In Defense of Letters

Poor, much maligned, “F.” So many people turned to my post yesterday thinking that it would about a much different “F” kind of day, only to find fun, fairies, and frolicking.

What did F ever do to deserve such a reputation? Is it because the lowest letter grade we can get is an F? or because, by simply attaching “-word” to follow a letter that letter becomes politicized at the very least and often turns into something negative? Our poor letters are taking a trampling in recent times.

  • The F-word or the F-bomb: Self-explanatory, but has definitely led to the corruption of poor innocent F
  • The L-word: a fabulous show, a shocking revelation, a word people are afraid to say to one another (love, silly–not lesbian). Neither of those words (love or lesbian) should be that terrifying or sinister, but . . .
  • The N-word: Now, granted, I don’t think this word should or needs to be said out loud, but I shared in a serious post in the past about how complex that word really is, because of its historical context as well as the way it is used at present.
  • Recently T-words and H-words have been trampled upon completely. I see you all scratching your head and thinking, what is she talking about? But, you have to admit that TRUTH has become twisted and HONESTY  has entered the realm of fantasy.
  • A poor little M-word has become a political hot-potato. As has an R-word, especially for women and G-words. (Translation: Marriage, Rights, and Gays)
  • The most recent attack on letters has, of course, been made on PBS, Oh, the humanity! (Or would that be Muppetity!)

I’m begging you people, stand up for the rights of letters to be well-rounded and represent all of their possible meanings rather than be defined by only one facet of their personalities. Let them embrace their multiple personalities and stand for the true power and variety of language.

Let F Stand for Freedom!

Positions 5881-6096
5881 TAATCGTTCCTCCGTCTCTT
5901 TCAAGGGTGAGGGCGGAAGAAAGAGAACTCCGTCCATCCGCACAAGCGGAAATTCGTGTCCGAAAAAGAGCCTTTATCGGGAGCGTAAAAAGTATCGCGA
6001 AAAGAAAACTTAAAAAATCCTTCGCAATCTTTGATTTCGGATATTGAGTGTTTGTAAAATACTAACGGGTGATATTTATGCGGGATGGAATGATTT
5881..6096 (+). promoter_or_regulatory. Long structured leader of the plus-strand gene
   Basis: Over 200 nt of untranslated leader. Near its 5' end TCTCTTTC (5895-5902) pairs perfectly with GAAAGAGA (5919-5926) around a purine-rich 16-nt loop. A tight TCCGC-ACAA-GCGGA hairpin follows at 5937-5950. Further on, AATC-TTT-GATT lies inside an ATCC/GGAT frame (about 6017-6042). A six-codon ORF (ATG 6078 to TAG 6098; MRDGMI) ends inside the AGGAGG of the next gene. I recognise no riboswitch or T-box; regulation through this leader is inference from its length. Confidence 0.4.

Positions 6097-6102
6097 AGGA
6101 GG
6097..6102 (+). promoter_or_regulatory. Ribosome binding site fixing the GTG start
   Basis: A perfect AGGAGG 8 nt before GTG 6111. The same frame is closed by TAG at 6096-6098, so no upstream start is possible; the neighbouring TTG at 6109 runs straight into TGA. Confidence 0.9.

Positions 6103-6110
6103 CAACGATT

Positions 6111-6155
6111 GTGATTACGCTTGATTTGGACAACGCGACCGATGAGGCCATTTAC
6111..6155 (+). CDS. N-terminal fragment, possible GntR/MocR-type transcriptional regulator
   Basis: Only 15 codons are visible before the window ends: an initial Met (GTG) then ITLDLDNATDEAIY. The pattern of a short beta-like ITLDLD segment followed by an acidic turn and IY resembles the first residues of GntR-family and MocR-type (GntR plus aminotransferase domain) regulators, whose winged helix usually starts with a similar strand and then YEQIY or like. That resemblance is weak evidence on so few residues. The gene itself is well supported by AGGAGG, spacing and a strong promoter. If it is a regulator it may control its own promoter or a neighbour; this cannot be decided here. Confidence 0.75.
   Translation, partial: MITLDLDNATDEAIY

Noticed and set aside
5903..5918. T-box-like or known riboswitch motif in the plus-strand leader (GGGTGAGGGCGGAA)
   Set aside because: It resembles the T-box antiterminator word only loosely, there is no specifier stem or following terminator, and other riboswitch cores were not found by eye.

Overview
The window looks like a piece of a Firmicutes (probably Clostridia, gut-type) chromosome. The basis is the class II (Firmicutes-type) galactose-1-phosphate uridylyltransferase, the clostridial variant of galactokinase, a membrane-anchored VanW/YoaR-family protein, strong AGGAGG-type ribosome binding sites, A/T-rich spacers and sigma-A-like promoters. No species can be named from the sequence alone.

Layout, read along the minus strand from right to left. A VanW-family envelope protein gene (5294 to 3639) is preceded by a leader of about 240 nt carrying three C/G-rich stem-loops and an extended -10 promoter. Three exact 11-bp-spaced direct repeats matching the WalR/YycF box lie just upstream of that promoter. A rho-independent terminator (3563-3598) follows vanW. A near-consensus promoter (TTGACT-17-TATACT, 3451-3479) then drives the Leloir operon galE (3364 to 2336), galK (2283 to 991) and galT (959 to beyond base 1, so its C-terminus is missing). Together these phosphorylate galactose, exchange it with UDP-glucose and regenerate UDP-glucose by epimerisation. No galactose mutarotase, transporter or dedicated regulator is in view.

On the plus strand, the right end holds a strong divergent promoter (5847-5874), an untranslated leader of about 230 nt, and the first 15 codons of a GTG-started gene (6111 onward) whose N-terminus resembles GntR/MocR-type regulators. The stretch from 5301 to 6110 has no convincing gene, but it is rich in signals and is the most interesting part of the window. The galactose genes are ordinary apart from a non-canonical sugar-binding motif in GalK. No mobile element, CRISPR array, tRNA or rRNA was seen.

11 Comments (+add yours?)

  1. Julie Frayn
    Oct 14, 2012 @ 10:13:29

    Muppetity is my new favorite word! Love that. And though I was guilty of thinking yesterday’s post was about THE F-word, i don’t think of that word as negative, necessarily. It’s strategic use can gain great results after all. 🙂


    • Lisa Wields Words
      Oct 14, 2012 @ 10:29:21

      That is very true. I’ve used it myself on many an occasion! 😀 I just think its really funny that so many people immediately jumped to that assumption. I hadn’t thought of it myself, but I understand the instinct. 😀


  2. Lorinda J. Taylor
    Oct 14, 2012 @ 11:23:11

    I do like this post! And a comment on the G-word. I hope people know that “gay” did not always mean homosexual. See the excellent article in Wikipedia on the origin of the word and of its current use. Originally it simply meant carefree and happy, or bright and showy. It didn’t come into its current usage until the middle of the 20th century.
    I remember when my mother first learned about this use. She said, “What a shame to ruin a really nice word.” She talked about how my young belle of a grandmother in the 1890s would go to dances and later would reminisce about how they had a “gay old time.” They simply meant they had a really nice, lively, jolly time. (This is no condemnation of my gay friends, btw. It just illustrates how connotations change, and it IS a bit of a shame that the original, uncontroversial meaning had to be swallowed up.)